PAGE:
EMTALA created emergency socialized medicine, forbidding hospitals for turning people away because they had not paid their bills. It was originally sold to the voters — who suspiciously resemble brain injury victims in their decisions — as mercy for the impoverished:
The Federal Emergency Medical Treatment and Labor Act (EMTALA) was passed as a part of the Consolidated Omnibus Budget Reconciliation Act of 1986, also called COBRA. It is a Federal statute which governs when and how a patient may be 1) refused treatment or 2) transferred from one hospital to another. Tellingly, the statute is also known as the “Patient Anti-Dumping Law”, which provides a clue as to its intent. The purpose of EMTALA is essentially to prevent hospitals from rejecting patients,refusing to treat them, or transferring them to “county hospitals” because they are unable to pay or are covered under Medicare/Medicaid.
One of the many provisions of the statute is to provide treatment without regard to the ability to pay. Any inquiry into payment ability is not to discourage individuals from remaining in the emergency department, or to delay stabilizing treatment based on the patient’s ability to pay. Operationally, this can pose a challenge to revenue cycle in the emergency department.
Patients are sorted, or “triaged”, based upon acuity level. Patients that present minor or non-emergent symptoms may be expedited, or “fast-tracked” through the emergency department, to make room and time for patients with more extensive injuries. It is not uncommon for hospitals to create an operational goal based upon the length of stay of these “fast track”patients.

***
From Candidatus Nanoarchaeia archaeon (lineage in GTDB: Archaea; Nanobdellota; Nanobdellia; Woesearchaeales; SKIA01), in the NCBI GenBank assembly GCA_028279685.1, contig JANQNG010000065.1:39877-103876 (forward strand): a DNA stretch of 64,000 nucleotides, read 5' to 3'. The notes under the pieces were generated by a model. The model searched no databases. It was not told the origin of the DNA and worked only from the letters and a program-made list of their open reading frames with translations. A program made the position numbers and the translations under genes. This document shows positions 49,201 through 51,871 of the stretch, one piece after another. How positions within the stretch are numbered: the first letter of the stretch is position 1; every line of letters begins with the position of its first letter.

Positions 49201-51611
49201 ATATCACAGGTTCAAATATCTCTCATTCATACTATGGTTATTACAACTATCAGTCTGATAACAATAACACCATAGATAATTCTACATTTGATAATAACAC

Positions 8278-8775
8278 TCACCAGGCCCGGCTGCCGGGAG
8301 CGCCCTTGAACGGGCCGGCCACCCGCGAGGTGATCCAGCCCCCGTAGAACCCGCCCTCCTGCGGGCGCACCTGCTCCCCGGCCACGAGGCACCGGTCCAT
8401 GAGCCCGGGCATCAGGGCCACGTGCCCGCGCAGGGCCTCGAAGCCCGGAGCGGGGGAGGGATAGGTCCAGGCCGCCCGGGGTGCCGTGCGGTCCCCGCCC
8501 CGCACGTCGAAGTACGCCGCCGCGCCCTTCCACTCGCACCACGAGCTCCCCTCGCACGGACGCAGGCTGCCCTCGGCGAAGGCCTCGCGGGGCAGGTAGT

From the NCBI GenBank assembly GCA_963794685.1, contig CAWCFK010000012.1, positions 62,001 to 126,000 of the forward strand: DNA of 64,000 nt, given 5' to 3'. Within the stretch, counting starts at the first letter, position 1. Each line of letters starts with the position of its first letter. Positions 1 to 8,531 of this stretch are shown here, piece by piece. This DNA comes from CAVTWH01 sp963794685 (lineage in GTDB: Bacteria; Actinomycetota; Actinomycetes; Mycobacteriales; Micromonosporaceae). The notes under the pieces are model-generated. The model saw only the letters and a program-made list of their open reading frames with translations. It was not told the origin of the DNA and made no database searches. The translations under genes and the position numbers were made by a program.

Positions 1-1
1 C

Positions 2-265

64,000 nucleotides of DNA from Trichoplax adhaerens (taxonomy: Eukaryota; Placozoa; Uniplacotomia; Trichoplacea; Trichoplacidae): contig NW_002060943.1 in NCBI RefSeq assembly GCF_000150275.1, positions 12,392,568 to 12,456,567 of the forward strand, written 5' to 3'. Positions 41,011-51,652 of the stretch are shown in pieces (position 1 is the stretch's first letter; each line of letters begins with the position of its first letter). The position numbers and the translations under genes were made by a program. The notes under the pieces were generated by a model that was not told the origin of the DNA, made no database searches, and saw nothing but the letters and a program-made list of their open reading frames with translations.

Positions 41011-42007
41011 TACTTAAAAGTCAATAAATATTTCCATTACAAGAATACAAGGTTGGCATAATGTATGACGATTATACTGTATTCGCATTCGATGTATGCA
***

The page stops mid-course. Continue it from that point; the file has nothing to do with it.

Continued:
Many health care organizations have wisely interpreted EMTALA conservatively in order to avoid liability.
In other words, because the law creates liability for anything that looks like transferring patients away because they cannot pay, hospitals — in order to avoid getting hauled into court, even if they ultimately win, since defending a lawsuit costs more than a decent house — take in everyone and treat them for anything that might be construed as an emergency condition.
As one might have guessed, the “crisis” addressed by EMTALA was created by previous socialized medicine attempts, namely Medicare/Medicaid three years earlier:
Before the 1980s, private hospitals charged patients according to their ability to pay, and this “cost shifting” allowed them to deliver a small amount of charity care. Over the years, this amount dwindled. Recent Internal Revenue Service reports found that 45 percent of private hospitals spend 4.8 percent or less of their revenues on uncompensated care. In contrast, public hospitals spend more than four times that amount (18.1 percent) on uncompensated care.
In 1983 the federal government established through Medicare a system that placed caps on how much hospitals could charge for treating patients with given diagnoses. This system, with charges tied to diagnosis-related groups (DRGs), made cost-shifting impossible, and, after its implementation, hospitals lost financial support for charity care. As changes in the economic climate made it more difficult for hospital EDs to care for indigent patients, reports surfaced that uninsured and publicly insured patients were either unable to access emergency care or were redirected from private EDs to public EDs.